Advertisement
  1. Stage

Five things that make Lynn Harrell the most interesting world-class cellist

Lynn Harrell solos in Haydn's Cello Concerto No. 1 and conducts the Florida Orchestra, March 23-25, 2018. Photo by Hannoah Entertainment.
Published Mar. 22, 2018

Over drinks, Lynn Harrell could keep a person of even average curiosity entertained. The cellist and two-time Grammy winner can regale about his travels, drop a few of the household names he's played with, drop the Pope's name.

Over dinner, Harrell, 74, might shift gears, maybe talk religion (he changed his), hucksters in the art world (he hates them), or famous conductors, including the now-embattled James Levine of the Metropolitan Opera, a major musical influence (although Harrell recently told the Boston Globe about a group of devotees, or "Levinites," who met frequently at Levine's home and engaged in sex acts at his behest).

Harrell solos with the Florida Orchestra in this weekend, playing Haydn's Cello Concerto No. 1 and Max Bruch's Kol Nidre. He'll also conduct the concert, which includes Mozart's Eine Kleine Nachtmusik and Schubert's Symphony No. 5.

He's brimming with stories gleaned from a lifetime in music's upper echelons. Here are five things that make Harrell a fascinating conversationalist.

He's a movie star

Harrell stars in Cello, a 20-minute film about a famous cellist facing ALS that is winning awards on the festival circuit. He weighs his options, including playing Edward Elgar's Cello Concerto in a farewell concert and assisted suicide and deciding to do both.

"He wants to be in charge," Harrell says. "He wants to say, 'I've suffered enough and I want to end my life.'?"

A big backer of California's End of Life Option Act, Harrell says he's won five awards for best actor already, despite never having acted before.

He converted to Judaism

Harrell was born in the New York area, the son of baritone Mack Harrell, who sang for 18 years at the Met. He grew up Methodist but it never really sunk in. After more than 40 years of reflection, in 2011 he converted to Reform Judaism.

"I realized that in my heart and in my soul, I have always been a Jew," he says. "My empathy scale is high. Also I don't really believe in the Christian doctrine or the Mormon doctrine. All of my girlfriends and two wives and friends were Jewish, even as a child. So I just came to realize that this would be completing what is already functioning in my life."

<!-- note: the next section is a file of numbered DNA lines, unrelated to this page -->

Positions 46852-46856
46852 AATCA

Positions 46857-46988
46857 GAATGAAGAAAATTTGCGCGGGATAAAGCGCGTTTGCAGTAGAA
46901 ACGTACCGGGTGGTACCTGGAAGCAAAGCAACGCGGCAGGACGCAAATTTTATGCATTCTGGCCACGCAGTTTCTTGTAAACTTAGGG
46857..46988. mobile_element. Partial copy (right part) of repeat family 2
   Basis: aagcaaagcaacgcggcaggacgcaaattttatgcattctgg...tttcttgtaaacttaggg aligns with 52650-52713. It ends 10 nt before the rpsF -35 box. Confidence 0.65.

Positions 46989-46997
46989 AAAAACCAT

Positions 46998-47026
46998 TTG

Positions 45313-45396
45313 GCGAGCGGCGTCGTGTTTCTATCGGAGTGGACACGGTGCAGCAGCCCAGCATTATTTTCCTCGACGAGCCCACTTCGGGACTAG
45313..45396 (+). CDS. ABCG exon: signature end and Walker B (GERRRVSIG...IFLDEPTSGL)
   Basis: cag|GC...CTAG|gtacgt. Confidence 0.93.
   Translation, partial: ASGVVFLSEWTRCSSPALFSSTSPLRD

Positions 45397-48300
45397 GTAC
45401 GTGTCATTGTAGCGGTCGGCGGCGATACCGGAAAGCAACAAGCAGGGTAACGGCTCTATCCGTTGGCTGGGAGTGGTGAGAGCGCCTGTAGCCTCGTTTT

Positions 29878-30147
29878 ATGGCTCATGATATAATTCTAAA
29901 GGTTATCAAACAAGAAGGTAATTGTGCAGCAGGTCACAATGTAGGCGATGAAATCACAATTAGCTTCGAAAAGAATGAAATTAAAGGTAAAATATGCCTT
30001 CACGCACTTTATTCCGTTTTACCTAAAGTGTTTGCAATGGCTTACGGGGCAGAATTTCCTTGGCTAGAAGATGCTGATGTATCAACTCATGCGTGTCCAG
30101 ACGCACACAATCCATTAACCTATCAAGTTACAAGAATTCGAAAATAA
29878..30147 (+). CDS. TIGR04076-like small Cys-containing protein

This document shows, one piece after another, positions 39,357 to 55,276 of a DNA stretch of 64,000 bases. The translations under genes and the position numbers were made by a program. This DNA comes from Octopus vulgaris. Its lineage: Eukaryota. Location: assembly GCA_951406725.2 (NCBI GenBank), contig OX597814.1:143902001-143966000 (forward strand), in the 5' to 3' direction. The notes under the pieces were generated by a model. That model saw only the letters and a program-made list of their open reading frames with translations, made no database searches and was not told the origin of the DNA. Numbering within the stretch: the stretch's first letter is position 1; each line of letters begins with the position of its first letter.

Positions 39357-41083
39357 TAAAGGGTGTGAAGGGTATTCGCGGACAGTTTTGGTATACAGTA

Another influence was his cello teacher, Lev Aronson, who had spent five years in concentration camps during World War II. Once, Aronson surprised him by revealing that he had kept his uniform, and that is was made out paper.

"He said, 'Do you want to see it?' And he showed me, and it was really tightly woven strands of paper."

Delta stripped his frequent flier miles

By 2012, Harrell had accumulated more than 500,000 miles on Delta's SkyMiles program, many of them because he always paid for an extra seat to stash his expensive cello. Delta set him straight in a brusque letter in 2012. Citing a prior warning 11 years earlier, Delta kicked Harrell out of SkyMiles altogether. That meant he lost all of his miles, including the ones for his own seat. The company also said he could never re-enter the program. The Colbert Report made Harrell the star of a mockumentary about the incident, calling the cellist "our country's greatest threat."

He wants to solve world poverty

In 2002 Harrell married violinist Helen Nightengale, a former student. Several years ago, a friend in their synagogue mentioned a mission trip to Nepal.

"We had read a New York Times article about that said there were 5 million people under the age of 17 who were either orphaned or grew up in a war zone or extreme poverty," he says. "So we went to Nepal to play classical music and folk music of the Nepalese because it's transformative. We know that music can put a smile on your face no matter what your conditions are. Our friend told us, 'You'll never see such poverty as this. But you'll also very rarely see people who are so happy.' And that was true."